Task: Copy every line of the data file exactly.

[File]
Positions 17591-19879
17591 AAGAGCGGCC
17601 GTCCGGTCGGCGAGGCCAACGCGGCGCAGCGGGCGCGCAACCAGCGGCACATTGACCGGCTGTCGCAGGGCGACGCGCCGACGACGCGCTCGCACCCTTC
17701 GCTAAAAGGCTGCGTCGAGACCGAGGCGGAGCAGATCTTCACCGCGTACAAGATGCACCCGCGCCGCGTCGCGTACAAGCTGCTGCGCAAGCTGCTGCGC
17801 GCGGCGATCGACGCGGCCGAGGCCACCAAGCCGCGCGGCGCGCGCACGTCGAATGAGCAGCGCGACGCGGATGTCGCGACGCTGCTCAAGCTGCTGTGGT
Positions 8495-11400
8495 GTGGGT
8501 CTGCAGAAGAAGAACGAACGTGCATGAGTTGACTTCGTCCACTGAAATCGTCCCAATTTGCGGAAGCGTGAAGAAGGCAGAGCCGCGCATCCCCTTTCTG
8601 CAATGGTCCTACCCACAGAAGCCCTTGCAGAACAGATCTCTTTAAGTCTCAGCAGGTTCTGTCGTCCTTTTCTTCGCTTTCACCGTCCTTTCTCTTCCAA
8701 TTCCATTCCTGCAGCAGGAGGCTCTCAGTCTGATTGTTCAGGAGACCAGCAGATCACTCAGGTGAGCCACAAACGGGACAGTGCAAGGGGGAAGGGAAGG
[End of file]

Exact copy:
Positions 17591-19879
17591 AAGAGCGGCC
17601 GTCCGGTCGGCGAGGCCAACGCGGCGCAGCGGGCGCGCAACCAGCGGCACATTGACCGGCTGTCGCAGGGCGACGCGCCGACGACGCGCTCGCACCCTTC
17701 GCTAAAAGGCTGCGTCGAGACCGAGGCGGAGCAGATCTTCACCGCGTACAAGATGCACCCGCGCCGCGTCGCGTACAAGCTGCTGCGCAAGCTGCTGCGC
17801 GCGGCGATCGACGCGGCCGAGGCCACCAAGCCGCGCGGCGCGCGCACGTCGAATGAGCAGCGCGACGCGGATGTCGCGACGCTGCTCAAGCTGCTGTGGT
Positions 8495-11400
8495 GTGGGT
8501 CTGCAGAAGAAGAACGAACGTGCATGAGTTGACTTCGTCCACTGAAATCGTCCCAATTTGCGGAAGCGTGAAGAAGGCAGAGCCGCGCATCCCCTTTCTG
8601 CAATGGTCCTACCCACAGAAGCCCTTGCAGAACAGATCTCTTTAAGTCTCAGCAGGTTCTGTCGTCCTTTTCTTCGCTTTCACCGTCCTTTCTCTTCCAA
8701 TTCCATTCCTGCAGCAGGAGGCTCTCAGTCTGATTGTTCAGGAGACCAGCAGATCACTCAGGTGAGCCACAAACGGGACAGTGCAAGGGGGAAGGGAAGG